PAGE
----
Directed by Will Jewell
Renovation work can be murder. In this horror-thriller, from Wales, five builders are bought together to do up a grotty farmhouse in the arse-end of nowhere. Among them are Bob (Speirs), Jim (Reilly), Dave (Thomas), Steve (Palmer Rothwell) and Viktor (Bogdan), on the job. However, while the snobby owner Simon (Guthrie) needs them to do his work, he has no intentions of treating them as his equals. And in the mouldy portacabins he makes them call home, tensions soon start to simmer. Then when Simon is unable to pay them, due to the sorts of dodgy dealing only the very wealthy can do, things go from a union issue to something much darker. Auf Wiedersehen Pet, this is not. Blood spills and a series of difficult moral choices follow.
Or at least they should. The big problem with Concrete Plans is the dilemmas are transparently written to be that. Actions are carefully balanced out, so you see the class conflict over the characters, and the dynamics are so distractingly over the top that the film seldom transcends its themes. Simon is a condescending dickhead of the highest calibre: a tax-avoiding parasite who lives off his family inheritance and views the others as muck. There are attempts to humanise him, with hints towards traumatic events during a short-lived military career. Nonetheless, it is hard to feel anything beyond relief when bad things happen. On that point, when it finally comes the moment of escalation is too telegraphed to have the sort of matter of fact impact it may otherwise have. It provides a literalisation of the same themes we have seen amplified during the first half and unfolds almost entirely as you’d expect. A damp love plot between Viktor and Simon’s wife offers some drama, but consists of the sorts of quiet, longing glances that you’ll have seen before in other forbidden love style stories. Its payoff also feels unearned.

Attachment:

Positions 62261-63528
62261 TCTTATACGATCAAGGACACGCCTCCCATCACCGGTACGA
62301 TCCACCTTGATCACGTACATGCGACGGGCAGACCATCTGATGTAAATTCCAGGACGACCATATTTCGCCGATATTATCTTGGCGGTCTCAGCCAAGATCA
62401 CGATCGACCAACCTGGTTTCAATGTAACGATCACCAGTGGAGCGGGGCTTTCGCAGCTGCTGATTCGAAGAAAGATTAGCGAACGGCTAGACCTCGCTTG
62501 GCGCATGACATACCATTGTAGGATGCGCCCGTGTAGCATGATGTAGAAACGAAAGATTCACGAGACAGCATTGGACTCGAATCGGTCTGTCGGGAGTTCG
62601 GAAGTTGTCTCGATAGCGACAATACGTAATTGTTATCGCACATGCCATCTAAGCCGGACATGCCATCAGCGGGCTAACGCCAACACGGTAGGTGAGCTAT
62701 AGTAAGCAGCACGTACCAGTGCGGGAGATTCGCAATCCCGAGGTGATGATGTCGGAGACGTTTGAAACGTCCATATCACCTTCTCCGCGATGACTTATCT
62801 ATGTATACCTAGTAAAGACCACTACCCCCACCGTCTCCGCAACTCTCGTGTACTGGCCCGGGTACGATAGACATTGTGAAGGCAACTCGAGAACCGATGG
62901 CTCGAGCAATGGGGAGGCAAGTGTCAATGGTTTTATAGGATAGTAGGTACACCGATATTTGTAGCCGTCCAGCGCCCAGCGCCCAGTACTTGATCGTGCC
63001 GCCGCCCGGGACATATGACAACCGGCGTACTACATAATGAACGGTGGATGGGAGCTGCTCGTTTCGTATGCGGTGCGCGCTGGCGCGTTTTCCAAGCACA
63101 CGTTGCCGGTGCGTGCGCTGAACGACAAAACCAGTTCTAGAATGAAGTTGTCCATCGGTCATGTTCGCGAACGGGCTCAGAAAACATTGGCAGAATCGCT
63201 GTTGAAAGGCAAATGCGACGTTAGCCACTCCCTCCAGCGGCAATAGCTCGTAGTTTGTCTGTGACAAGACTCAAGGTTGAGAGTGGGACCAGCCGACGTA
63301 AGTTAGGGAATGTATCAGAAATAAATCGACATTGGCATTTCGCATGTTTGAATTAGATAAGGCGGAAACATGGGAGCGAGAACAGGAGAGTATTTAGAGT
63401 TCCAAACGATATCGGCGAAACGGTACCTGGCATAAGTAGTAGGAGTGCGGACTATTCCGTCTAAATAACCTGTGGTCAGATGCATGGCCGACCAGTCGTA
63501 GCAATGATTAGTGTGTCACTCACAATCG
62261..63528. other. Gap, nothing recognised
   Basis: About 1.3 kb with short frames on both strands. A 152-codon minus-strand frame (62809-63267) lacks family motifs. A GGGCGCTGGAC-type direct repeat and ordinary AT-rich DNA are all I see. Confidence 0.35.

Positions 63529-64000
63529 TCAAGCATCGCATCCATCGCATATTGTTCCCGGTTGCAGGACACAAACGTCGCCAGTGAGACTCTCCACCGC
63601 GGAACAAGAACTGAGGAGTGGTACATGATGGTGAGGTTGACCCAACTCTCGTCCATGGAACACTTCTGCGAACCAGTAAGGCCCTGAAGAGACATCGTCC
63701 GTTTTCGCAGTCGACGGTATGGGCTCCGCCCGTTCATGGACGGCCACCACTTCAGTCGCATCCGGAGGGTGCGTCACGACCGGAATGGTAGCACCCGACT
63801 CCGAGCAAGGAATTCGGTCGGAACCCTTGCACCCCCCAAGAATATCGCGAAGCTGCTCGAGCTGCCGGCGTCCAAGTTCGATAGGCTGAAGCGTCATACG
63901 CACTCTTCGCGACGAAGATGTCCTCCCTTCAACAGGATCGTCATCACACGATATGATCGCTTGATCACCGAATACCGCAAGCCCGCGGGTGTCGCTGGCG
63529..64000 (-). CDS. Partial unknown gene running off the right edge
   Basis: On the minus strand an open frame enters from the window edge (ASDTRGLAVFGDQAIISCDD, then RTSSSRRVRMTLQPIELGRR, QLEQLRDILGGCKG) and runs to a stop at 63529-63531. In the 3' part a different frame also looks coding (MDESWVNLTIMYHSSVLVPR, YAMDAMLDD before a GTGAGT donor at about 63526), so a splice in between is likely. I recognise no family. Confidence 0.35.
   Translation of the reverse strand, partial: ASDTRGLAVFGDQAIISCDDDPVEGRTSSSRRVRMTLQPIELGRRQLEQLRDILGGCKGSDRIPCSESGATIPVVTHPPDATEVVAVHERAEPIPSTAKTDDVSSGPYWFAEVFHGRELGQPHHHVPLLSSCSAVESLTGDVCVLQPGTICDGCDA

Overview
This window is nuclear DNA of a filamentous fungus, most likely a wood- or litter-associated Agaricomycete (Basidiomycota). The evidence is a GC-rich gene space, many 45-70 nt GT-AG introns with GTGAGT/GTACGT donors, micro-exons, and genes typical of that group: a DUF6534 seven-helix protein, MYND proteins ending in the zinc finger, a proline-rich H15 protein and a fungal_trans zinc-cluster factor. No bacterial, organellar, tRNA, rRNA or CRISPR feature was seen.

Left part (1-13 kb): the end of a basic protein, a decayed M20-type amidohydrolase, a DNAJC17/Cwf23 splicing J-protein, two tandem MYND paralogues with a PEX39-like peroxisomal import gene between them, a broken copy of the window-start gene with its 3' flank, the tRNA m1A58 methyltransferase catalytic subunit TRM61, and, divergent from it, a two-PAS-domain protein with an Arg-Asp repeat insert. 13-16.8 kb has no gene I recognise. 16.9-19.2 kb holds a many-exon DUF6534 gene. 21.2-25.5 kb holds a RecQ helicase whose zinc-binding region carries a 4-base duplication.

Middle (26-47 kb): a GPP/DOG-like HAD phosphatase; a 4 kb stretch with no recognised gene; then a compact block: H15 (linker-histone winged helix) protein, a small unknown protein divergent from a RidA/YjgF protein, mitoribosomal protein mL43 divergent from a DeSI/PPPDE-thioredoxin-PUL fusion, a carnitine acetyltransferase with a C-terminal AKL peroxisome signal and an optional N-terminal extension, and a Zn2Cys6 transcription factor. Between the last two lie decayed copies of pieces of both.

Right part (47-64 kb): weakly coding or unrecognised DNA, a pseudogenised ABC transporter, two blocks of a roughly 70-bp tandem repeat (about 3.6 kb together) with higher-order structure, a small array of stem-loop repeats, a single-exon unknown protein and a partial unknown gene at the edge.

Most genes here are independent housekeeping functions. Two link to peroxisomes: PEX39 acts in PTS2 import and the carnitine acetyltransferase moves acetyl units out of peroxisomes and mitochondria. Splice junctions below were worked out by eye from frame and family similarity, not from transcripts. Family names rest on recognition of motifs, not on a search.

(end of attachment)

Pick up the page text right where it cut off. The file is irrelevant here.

It’s a shame, as the basic foundations are strong. It’s a small-scale flick, and the intimate focus could make for some good paranoid storytelling – as the different cast members have to figure out who will turn on who first. True to this, there are some exciting moments of conflict, with each anticipating the others’ next moves – cardplayers trying to identify bluffs. It never meets its Coens-esque potential though, and where the pressure should be mounting it fizzles out with laboured pacing and repetitive confrontations. As a state of the nation piece, Concrete Plans is too in yer face to deliver, hammering its point about the have and have-nots in a little too loudly. It’s rarely emotionally complicated enough for the premise to be exciting – with its simplistic message undermining its format. Hence it falls upon the story’s twists and turns to pick up some of the slack, though it’s too workmanlike to do so. Yet the builders make for a decent team, with Spiers, in particular, standing out. He embraces the tragedy of his part: a peacekeeper who tries to keep smiling no matter how bleak it looks. His balance between managing the expectations of the others, while also trying to keep them motivated, makes for a relatable character conflict, worthy of a better movie. Largely owed to him, and some of the boy’s banter, there were moments during the third act in which the pressure cooker scenario grabbed me. There’s also something sad about how low the stakes are. I also liked that it didn’t overplay its violence, favouring a less sensational style. Still, as the credits rolled, I also couldn’t help but wonder if that was it.